We hear about the "New Russian" all the time. Newspapers and television are full of the image of the young, edgy entrepreneur, striding down boulevards with his cellular phone, accompanied by a troika of bodyguards, ready to make a deal.
Traveling in the countryside of recently independent Ukraine this summer, I felt like I was seeing the post-Soviet country cousins of this edgy entrepreneur - young people making their way into modern times on simpler terms.
In a voyage aboard the steamship Gluskhov down the Dnieper River, through territory of mixed Russian and Ukrainian heritage, I found people of great enterprise and industry, dealing skillfully with market reforms - not a one with a cellular phone.
My ship pulled into the city of Kremenchug, a 15th-century city that was almost completely wiped out during World War II. About 150 miles from Kiev, Kremenchug is nestled among a string of hydroelectric plants built along the banks of the wide Dnieper.
To see a farm, a factory, and a school, I took an hour's ride into the rich farmland of the grassy steppe. The setting so reverentially evoked by Russian and Ukrainian writers is colored with soil as dark as mahogany, dotted with low-slung farmhouses surrounded by olive trees, and full of dramatic history. During World War II, and well before, the countryside and its people suffered massacres, forced deportations, and occupation.
Once consumed by huge collective farms, the land has been slowly distributed back, after the collapse of communism, to the families of the original owners. That is, if they can be located.
A three-acre farm where I stopped is absolutely up and running, and energy is in the air. Every inch of ground is used, or planted, often with stuff that will be that evening's dinner. I spotted two pigs, a goat, a mule, a handful of chickens, the necessary cow, and a vegetable garden of uncommon abundance. There was no hint of modern equipment, just a sense of enterprise. It's a tiny plot of land that sustains life for a family of four. It made me want to cheer.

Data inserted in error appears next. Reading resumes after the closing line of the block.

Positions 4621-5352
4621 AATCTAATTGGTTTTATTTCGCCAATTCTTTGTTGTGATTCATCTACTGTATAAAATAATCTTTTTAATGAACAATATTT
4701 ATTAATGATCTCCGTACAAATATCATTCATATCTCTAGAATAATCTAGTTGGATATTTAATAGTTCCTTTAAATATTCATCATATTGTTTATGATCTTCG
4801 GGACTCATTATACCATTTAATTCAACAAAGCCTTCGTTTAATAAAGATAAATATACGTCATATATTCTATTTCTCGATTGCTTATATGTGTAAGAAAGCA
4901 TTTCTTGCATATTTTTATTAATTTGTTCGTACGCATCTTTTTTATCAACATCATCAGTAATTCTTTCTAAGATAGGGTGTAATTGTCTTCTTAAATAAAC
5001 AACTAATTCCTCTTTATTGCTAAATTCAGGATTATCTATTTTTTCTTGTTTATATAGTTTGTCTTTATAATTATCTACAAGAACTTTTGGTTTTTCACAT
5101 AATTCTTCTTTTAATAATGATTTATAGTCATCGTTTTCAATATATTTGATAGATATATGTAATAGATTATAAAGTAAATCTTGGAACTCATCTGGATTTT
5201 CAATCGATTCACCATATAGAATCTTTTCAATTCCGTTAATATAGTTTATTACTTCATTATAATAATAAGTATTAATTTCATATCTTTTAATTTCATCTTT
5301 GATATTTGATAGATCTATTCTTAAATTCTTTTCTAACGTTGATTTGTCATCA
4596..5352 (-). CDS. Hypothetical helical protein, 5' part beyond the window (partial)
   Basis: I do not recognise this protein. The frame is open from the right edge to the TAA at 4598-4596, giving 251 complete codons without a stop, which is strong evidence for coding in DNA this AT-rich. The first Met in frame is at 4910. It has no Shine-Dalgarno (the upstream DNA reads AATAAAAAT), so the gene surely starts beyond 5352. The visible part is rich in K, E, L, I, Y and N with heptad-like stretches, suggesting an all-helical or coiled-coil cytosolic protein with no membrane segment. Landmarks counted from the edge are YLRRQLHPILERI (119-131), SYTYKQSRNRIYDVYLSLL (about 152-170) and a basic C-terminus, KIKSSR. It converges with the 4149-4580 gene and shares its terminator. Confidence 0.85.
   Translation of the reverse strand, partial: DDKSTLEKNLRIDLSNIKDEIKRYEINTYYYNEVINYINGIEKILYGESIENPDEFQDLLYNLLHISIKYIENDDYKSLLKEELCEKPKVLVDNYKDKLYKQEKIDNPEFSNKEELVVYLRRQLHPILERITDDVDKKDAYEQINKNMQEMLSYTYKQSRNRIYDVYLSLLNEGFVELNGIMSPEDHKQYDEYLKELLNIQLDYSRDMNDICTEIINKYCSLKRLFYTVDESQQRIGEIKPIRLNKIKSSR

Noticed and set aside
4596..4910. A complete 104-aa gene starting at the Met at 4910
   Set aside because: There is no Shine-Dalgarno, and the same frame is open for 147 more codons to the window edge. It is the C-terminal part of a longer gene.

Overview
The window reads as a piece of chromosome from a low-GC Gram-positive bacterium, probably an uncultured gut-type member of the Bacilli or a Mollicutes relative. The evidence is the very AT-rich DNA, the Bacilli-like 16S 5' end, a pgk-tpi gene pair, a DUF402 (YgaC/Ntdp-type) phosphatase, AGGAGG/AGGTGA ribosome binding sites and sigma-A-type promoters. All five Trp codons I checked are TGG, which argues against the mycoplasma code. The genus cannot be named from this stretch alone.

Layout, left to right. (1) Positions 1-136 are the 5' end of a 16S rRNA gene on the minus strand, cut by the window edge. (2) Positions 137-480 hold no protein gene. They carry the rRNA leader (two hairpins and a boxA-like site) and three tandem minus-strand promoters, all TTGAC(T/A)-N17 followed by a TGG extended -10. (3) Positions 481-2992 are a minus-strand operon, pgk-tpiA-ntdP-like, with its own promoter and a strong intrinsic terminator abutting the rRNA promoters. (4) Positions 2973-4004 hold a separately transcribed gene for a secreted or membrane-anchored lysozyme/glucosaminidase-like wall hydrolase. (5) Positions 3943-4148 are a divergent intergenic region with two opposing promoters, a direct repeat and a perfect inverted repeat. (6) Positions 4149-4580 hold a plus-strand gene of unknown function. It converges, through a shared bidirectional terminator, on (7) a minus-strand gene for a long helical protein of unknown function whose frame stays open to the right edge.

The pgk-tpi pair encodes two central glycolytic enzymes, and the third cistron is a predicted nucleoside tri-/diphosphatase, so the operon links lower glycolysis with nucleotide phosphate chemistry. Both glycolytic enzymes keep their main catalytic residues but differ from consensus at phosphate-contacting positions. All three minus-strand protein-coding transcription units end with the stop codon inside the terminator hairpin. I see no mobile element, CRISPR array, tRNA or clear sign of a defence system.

The Ukrainian family insisted that we stop for something to drink at a table in the garden. I couldn't refuse.
A mile and a half down the road we drew into a two-story wood and tin structure that serves as a sunflower oil factory. Local farmers started it two years ago. The objective? Profit.
The farmers grow the sunflowers, and later, at the factory, they press the seeds and purify the oil. Then they pour it in wood vats and ship it. It's pure capitalism, including a loan from the local bank at an annual interest rate of 50 percent.
The farmers paid off the massively expensive loan in July.
It is perhaps the most appealing factory I've ever been in, run by a staff of 10 strapping young men, and watched over by a dozen cats languishing in the sun atop the wooden presses. The manager is a man of about 50, whose father had taught him how to process the sunflower oil. Older man's expertise, younger man's muscle; everyone's pride.
One more stop down the road, I came to a spare, bleak, concrete building, which is the village school. It looked like it might have been built in the old Soviet period, but the structure is only eight years old.
No money exists for maintenance, nor for teachers' salaries. No teacher has been paid for 13 months. Yet, 160 students come here daily, and the teachers have made the classrooms warm and attractive, with irregular tables, tattered maps, children's drawings, and the traditional samplings of leaves pinned to the pock-marked walls.
The principal is young and attractive, and unlike the men in the factory, he likes to talk. He told of the many deprivations that are suffered in the village due to the worsening Ukranian economy. Finally, I simply had to ask, "How do the teachers survive without pay?"
I learn that the village takes care of all 11 of its teachers, with donated food and clothing. Housing is offered where needed.
The barter system is back. Why not create a new currency, or in this case, bring back an old one, like goods for services? It is surely more stable than the wobbly Ukranian hryvnia, or the soaring Russian ruble. The school is open, and the spirit of inventiveness and creativity is keeping it going.
PERHAPS these examples suggest the return of some of the old survivalist ways of the 19th century - the well-known peasant craftiness, the ability to adapt, a simpler rhythm of life. It is moving to see the challenge of modernization being met, no matter how small the scale. And not a fax machine in sight.
Look carefully when you buy your next bottle of sunflower oil. It may say "Made in Kremenchug."
* Patricia Chute, author of "Tolstoy at Yasnaya Polyana" (HarperCollins, 1991) traveled down the Dnieper River during her research for a new book about Anton Chekhov.